Amid the safety concerns, Sanderson has tried to appeal to its workers’ sense of duty as essential personnel during a crisis. In a March 20 memo, Sanderson’s president, Lampkin Butts, urged employees at a plant in Bryan, Texas, to stay the course as they navigate the COVID-19 crisis. “Some employees have been asking why they should continue coming to work in light of the federal government’s recent guidance to avoid groups larger than 10 people,” Butts wrote. Comparing the Sanderson workforce to front-line health care and pharmaceutical workers, the exec warned that “if people like you and me, stop coming to work every day, people will go hungry.”
Butts exhorted Sanderson workers to “look at this crisis as [an] opportunity to serve,” adding that “we need to come together as a Company and a Nation, and continue to provide the critical supply of food that we all need.” Butts assured workers that the company, “in consultation with physicians, is taking aggressive steps to limit the possibility of your being exposed at work.”
On March 27, the company announced a $1 per hour “attendance bonus,” to “show our appreciation for their hard work and contribution to maintaining the U.S. food supply during this critical period.” The press release added: “Employees must have perfect attendance during the week in order to earn the bonus.”
At an April 7 press conference, Vice President Mike Pence echoed Butt’s message about food system workers’ duty to keep working. Noting that concern among food industry workers for their safety had led to “incidents of worker absenteeism,” Pence addressed them directly: “You are vital,” he declared. “You are giving a great service to the people of the United States of America and we need you to continue, as a part of what we call our critical infrastructure, to show up and do your job.” In return, Pence said, the government will “work tirelessly” to ensure safe workplaces.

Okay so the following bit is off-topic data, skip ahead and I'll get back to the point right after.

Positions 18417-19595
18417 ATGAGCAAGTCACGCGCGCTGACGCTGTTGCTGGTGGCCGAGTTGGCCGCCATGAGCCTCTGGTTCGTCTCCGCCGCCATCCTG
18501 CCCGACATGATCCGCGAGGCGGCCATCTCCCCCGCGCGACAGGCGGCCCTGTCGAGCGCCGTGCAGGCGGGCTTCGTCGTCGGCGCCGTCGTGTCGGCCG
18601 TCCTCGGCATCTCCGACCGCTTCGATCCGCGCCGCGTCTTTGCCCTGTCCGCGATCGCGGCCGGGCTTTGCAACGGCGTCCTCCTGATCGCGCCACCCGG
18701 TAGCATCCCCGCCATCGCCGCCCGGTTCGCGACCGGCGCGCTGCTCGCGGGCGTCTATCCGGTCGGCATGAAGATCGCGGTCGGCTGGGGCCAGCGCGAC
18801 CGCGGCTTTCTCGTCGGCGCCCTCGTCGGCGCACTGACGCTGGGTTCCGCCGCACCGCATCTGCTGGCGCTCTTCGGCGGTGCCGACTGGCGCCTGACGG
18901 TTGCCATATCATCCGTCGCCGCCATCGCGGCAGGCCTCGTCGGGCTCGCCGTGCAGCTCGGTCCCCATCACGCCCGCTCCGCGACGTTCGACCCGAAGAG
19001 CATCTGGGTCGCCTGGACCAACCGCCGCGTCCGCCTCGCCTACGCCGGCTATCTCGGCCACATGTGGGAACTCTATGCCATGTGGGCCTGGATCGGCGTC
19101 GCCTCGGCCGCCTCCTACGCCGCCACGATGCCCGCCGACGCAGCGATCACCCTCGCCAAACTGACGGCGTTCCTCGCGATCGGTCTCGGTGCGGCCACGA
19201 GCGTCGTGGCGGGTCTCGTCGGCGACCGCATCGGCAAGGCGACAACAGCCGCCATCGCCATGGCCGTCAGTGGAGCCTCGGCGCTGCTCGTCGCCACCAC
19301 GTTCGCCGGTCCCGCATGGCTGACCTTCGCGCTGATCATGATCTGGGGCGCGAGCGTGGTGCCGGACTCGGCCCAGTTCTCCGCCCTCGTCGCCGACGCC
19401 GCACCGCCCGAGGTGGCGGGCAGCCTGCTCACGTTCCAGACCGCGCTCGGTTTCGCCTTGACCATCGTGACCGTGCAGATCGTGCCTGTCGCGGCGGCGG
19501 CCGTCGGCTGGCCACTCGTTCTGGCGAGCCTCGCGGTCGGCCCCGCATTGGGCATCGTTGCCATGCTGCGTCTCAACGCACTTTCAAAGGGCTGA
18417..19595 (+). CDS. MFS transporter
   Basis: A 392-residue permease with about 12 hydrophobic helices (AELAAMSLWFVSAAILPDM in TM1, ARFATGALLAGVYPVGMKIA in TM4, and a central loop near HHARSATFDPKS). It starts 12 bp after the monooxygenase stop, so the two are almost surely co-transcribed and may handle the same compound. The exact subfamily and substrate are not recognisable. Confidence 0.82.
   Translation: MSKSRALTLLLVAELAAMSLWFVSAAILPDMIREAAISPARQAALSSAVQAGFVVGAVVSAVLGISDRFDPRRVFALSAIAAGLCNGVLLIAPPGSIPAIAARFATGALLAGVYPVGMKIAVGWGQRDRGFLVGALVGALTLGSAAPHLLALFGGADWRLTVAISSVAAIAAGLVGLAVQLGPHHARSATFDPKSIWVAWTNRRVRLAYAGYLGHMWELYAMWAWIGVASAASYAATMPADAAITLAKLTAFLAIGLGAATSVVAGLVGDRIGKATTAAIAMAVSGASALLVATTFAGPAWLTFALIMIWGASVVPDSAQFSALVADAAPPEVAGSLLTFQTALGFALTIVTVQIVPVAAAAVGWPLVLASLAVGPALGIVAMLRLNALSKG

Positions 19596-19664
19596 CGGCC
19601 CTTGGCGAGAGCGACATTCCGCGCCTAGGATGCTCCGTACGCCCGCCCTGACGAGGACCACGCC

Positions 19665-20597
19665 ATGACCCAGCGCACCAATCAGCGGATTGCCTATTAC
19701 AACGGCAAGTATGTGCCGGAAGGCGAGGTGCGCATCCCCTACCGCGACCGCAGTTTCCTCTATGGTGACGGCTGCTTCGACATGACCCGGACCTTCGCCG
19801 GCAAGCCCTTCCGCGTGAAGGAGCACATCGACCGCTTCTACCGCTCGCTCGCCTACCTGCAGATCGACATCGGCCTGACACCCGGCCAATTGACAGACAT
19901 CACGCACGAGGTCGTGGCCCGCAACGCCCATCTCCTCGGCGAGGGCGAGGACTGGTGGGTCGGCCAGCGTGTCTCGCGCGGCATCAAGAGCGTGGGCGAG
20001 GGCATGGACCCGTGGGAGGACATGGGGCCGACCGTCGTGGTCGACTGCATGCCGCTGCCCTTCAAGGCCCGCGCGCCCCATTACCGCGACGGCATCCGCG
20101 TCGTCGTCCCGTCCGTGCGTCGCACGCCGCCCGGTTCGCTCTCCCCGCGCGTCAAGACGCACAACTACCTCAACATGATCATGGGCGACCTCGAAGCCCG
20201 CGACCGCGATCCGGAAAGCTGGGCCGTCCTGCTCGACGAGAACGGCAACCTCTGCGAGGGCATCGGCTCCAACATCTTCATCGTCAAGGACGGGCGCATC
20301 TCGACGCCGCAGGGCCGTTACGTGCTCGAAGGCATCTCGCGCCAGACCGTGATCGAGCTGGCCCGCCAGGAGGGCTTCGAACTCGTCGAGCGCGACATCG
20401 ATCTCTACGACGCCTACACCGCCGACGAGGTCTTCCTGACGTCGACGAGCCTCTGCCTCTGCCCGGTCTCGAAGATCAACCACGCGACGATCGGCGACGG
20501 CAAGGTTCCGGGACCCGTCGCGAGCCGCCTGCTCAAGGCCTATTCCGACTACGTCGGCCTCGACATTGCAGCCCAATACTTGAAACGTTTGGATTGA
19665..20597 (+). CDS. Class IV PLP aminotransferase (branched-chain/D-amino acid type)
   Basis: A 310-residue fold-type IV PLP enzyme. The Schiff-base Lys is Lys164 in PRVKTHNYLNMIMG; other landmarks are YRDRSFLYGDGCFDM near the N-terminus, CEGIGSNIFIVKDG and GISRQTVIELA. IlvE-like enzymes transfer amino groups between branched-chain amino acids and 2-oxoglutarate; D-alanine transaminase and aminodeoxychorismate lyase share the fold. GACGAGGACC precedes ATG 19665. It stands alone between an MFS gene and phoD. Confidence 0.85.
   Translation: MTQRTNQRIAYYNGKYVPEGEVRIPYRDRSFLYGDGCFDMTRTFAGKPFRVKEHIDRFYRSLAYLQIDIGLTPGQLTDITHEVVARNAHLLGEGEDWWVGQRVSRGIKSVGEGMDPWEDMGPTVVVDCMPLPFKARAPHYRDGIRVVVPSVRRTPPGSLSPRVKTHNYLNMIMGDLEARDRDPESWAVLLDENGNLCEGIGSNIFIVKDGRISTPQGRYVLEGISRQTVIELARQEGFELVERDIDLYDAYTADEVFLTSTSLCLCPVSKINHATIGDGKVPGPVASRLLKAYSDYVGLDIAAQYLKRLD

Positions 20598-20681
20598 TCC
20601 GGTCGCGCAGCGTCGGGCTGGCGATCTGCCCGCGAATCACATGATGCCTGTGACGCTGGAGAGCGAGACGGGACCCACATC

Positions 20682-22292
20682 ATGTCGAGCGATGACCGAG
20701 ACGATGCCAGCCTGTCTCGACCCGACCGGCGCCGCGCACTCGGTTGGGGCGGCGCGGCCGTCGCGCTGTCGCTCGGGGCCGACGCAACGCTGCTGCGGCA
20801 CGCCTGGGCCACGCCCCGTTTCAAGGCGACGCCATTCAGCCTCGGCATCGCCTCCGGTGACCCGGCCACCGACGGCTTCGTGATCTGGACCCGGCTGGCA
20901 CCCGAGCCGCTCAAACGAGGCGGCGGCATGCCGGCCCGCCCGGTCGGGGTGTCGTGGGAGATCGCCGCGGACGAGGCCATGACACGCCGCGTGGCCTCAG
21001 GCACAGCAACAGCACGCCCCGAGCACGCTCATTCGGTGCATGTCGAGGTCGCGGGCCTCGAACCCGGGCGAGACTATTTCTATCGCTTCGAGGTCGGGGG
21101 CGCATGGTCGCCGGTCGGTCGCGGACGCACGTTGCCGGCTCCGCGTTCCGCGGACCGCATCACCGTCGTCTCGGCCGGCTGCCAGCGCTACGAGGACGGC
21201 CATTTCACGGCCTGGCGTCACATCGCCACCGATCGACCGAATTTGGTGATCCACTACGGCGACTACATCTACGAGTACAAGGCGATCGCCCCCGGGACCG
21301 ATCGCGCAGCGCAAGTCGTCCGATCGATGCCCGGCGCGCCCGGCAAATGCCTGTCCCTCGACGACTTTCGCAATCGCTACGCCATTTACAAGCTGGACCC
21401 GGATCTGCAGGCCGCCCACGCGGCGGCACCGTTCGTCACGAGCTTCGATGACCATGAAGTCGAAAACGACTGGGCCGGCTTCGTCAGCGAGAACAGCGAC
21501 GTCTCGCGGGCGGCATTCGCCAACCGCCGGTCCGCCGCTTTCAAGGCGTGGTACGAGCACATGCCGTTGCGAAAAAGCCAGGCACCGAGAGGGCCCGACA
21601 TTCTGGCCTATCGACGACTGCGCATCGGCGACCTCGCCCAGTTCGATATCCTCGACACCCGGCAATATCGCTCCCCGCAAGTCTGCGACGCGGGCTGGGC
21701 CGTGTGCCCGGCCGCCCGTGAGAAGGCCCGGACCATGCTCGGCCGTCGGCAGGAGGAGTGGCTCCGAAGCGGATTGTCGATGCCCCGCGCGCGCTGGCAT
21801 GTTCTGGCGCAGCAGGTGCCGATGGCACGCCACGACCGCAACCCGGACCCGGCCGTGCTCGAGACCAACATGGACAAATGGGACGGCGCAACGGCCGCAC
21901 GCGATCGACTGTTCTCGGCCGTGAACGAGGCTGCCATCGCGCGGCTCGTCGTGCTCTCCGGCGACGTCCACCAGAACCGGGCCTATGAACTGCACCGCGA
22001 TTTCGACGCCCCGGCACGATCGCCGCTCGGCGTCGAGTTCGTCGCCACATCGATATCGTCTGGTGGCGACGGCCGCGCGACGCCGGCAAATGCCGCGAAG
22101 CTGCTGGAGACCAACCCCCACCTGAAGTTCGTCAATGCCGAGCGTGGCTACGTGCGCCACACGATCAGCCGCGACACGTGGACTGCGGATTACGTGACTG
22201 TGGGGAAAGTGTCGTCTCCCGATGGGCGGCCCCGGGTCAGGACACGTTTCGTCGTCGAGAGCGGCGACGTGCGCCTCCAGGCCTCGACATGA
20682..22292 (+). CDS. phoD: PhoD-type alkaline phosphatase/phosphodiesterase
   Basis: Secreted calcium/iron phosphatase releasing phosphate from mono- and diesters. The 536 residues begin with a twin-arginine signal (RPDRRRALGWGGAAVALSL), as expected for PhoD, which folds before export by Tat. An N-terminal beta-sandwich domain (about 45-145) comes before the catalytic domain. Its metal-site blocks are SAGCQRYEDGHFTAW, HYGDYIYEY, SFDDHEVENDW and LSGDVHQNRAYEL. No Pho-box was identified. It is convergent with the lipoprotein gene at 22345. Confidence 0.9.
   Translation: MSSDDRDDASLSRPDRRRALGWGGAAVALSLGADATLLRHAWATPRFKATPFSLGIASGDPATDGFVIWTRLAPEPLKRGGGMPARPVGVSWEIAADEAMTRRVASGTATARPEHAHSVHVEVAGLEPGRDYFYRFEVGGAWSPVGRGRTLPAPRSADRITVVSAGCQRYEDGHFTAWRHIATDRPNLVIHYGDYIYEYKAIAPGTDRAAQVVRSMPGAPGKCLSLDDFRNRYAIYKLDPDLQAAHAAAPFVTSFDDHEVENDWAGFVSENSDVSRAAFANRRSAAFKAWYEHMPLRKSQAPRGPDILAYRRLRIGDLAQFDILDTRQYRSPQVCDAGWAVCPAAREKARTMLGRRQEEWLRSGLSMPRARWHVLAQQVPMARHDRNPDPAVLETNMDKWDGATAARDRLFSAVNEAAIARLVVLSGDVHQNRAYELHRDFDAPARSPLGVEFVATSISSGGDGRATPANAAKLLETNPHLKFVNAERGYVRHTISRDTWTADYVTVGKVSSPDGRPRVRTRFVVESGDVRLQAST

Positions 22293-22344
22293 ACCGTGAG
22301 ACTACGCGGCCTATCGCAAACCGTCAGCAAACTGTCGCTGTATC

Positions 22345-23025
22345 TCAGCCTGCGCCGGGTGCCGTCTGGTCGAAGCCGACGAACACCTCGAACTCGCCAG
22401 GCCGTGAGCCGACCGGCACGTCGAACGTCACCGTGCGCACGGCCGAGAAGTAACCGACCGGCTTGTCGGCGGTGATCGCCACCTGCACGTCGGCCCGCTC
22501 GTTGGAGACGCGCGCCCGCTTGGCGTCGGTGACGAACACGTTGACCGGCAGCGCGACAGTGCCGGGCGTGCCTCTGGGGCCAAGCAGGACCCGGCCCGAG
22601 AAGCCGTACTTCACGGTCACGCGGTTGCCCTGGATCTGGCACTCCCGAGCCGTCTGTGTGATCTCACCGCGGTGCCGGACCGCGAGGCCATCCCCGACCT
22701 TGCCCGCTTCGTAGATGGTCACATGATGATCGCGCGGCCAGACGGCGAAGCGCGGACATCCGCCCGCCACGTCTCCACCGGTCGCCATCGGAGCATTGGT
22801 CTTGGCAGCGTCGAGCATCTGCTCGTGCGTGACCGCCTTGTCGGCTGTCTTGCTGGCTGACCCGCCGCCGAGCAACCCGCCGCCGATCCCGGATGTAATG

But as COVID-19 rips through the meatpacking industry, leading to temporary closures and fear of more deaths, the poultry workers I talked to said they don’t feel sufficiently protected from the virus. Because of their low wages—they earn a median hourly wage of $13.23, according to the Bureau of Labor Statistics—they live on the economic margins, relying on their most recent paycheck to pay bills. Many of them are undocumented immigrants and don’t have access to unemployment benefits or the $1,200 per worker emergency benefit embedded in the recent stimulus bill.
So the people who power our steady supply of chicken do so at an even higher level of stress than usual. Laura, the worker in Arkansas, told me that she and her coworkers are convinced that if an infected person does enter the facility, “one way or another, we’re all going to get sick with this disease.”